Freedoms, like everything, are highly destructive and almost useless at the margins. A freedom of entertainment in the privacy of one’s home needs not extend to the marginal freedom of homosexual “marriage.” The Bible is not overly restrictive: for example, it accepts non-Jewish prostitution matter-of-factly, such as in the Judah and Tamar episode. Pornography is very different from prostitution in its reach: prostitutes are very few even in Israel, and they don’t substantially degrade public morality; pornography, on the other hand, is ubiquitous.

    Restrictions on marginal freedoms are not necessarily detrimental to societal evolution. The evolution of morals is questionable in the first place; prostitution is as fringe an activity now as four thousand years ago. All societies criminalize some behavior; revolutionaries seek to overcome the prohibitions. Imagine a society which allows everything: it would soon be ruined by mad social experimentation. It is right for societies to erect entry barriers to new ideas and ostensibly new values: their adherents have to overcome the initial hostility, even if illegally, and convince the majority that their ideas are viable. In such a way, viable ideas proliferate eventually, while the wrong ideas are filtered out. One example is the anti-slavery movement, which was illegal originally but convinced most people in time. Such incremental, slow-paced evolution might be abominable to social reformers, but the only alternative would be allowing everything, down to Nazi groupings, KKK gatherings, and drug addiction. If it is legal to ban racism, a political theory, then how much more legal should it be to ban pornography?

    Libertarians counter that since “one man’s freedom to swing his fist ends at the tip of another man’s nose,” there will always be ample opportunity to restrict harmful freedoms. That is not so at least because in real life the noses are not clear-cut. Besides, the constant swinging of fists pushes the noses back and back. And more often than not, the nose’s owner has no time to react. We may not like the spread of pornography, but by now it is so well ensconced in liberal society that driving it back seems impossible.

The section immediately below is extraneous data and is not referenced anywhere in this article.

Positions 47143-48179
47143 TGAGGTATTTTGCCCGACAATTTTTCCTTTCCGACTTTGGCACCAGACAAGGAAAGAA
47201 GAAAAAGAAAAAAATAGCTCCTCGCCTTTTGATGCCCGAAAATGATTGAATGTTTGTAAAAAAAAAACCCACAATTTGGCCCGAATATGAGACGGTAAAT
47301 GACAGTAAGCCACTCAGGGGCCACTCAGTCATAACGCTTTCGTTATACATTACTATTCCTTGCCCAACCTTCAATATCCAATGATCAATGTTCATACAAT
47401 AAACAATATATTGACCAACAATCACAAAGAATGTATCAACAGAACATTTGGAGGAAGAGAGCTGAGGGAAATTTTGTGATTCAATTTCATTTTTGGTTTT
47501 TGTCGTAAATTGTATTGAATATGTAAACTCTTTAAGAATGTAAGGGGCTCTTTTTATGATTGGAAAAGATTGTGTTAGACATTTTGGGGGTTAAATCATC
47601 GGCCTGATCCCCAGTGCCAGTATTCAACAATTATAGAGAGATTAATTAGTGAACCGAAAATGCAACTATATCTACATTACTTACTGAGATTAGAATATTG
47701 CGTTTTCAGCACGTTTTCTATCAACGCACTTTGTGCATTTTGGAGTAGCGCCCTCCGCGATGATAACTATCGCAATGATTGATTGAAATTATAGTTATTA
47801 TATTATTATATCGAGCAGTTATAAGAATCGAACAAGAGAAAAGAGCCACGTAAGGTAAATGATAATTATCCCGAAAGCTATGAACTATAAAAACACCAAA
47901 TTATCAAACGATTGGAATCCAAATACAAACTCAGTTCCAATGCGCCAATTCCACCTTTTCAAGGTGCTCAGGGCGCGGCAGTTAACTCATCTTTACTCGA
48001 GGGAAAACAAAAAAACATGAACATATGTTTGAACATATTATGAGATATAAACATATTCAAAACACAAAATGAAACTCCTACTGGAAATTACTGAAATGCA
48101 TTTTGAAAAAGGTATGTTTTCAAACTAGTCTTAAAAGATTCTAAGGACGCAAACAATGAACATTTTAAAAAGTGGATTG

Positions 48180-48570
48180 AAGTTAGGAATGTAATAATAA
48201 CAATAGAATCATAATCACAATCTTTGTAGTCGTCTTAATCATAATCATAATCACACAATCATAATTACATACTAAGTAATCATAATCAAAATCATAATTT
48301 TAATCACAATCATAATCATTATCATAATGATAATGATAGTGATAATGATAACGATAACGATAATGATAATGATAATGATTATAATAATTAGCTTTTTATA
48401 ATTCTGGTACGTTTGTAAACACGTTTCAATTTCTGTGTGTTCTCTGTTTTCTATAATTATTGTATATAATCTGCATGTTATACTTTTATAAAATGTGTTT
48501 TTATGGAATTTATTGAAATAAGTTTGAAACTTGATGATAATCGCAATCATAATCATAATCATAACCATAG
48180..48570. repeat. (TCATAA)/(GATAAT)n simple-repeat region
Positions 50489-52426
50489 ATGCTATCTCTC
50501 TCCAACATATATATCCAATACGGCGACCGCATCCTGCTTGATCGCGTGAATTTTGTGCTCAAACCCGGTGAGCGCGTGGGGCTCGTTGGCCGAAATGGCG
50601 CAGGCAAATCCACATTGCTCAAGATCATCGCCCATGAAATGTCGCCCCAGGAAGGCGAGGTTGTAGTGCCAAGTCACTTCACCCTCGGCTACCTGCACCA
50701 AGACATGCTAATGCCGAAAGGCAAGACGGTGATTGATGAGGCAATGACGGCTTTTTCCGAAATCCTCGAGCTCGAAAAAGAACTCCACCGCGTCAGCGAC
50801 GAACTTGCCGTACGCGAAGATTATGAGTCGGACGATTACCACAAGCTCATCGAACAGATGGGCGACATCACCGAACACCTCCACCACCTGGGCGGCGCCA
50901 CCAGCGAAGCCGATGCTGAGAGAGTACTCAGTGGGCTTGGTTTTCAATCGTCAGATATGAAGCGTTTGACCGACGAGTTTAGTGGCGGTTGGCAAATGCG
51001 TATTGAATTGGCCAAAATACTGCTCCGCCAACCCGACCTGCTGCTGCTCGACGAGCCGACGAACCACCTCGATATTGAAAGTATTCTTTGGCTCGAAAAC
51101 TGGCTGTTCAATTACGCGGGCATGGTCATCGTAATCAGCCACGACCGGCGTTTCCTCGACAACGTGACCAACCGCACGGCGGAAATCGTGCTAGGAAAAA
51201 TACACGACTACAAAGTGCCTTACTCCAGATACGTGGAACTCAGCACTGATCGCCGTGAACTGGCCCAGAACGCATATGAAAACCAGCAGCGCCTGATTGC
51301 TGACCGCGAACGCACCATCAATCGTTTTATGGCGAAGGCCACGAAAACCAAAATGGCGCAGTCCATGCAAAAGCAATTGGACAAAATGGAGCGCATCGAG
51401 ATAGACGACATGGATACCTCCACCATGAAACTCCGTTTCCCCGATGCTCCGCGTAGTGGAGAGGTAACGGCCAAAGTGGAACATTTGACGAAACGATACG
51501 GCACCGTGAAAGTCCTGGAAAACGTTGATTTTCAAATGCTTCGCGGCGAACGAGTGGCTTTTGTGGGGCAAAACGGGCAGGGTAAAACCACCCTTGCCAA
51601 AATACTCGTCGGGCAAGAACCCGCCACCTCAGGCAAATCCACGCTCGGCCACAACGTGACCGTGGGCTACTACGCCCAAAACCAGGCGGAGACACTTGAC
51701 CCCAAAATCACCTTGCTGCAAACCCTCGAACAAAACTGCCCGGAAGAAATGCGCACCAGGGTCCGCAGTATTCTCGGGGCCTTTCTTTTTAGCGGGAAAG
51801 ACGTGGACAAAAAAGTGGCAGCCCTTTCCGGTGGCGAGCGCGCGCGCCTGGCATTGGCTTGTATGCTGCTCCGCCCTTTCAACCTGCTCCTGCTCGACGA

A typical libertarian argument is that a country which suppresses some expression will eventually suppress much wider expression, even including political speech. That is nonsense. Societies constantly balance opposing objectives. That’s what the system of checks and balances is for. The libertarian argument can be applied to the government: every government tends to assume the most powers, so shall we dismantle the governments? No, but we keep them in check, theoretically, with judicial review. Contrary to the argument, it is the very equating of freedoms that dilutes them.

    America enjoyed excellent freedom of political expression for two centuries when pornography was prohibited. After pornography became protected under the same freedom of expression statute as political speech, both of them became censored simultaneously.

    The media and web hosting providers, who refuse publicity to child porn, also refuse publicity to “hate speech” and other controversial political expression. That is so simple: if pornography and political speech are both “expression” in the constitutional sense, if both of them enjoy the same First Amendment protection, then logically the same restrictions should apply for both. Indeed, it would be very non-liberal to censor one type of expression (porn) but not the other (political speech). Here we see a typical sophistic problem: expanding the term’s meaning undermines it. Once freedom of expression is construed to cover pornography, and while some restrictions on pornography are universally accepted, the same restrictions are applied to any expression.

    The liberals who fought for legitimizing pornography in the 1960s, sowed the seeds of the current restrictions on free political speech.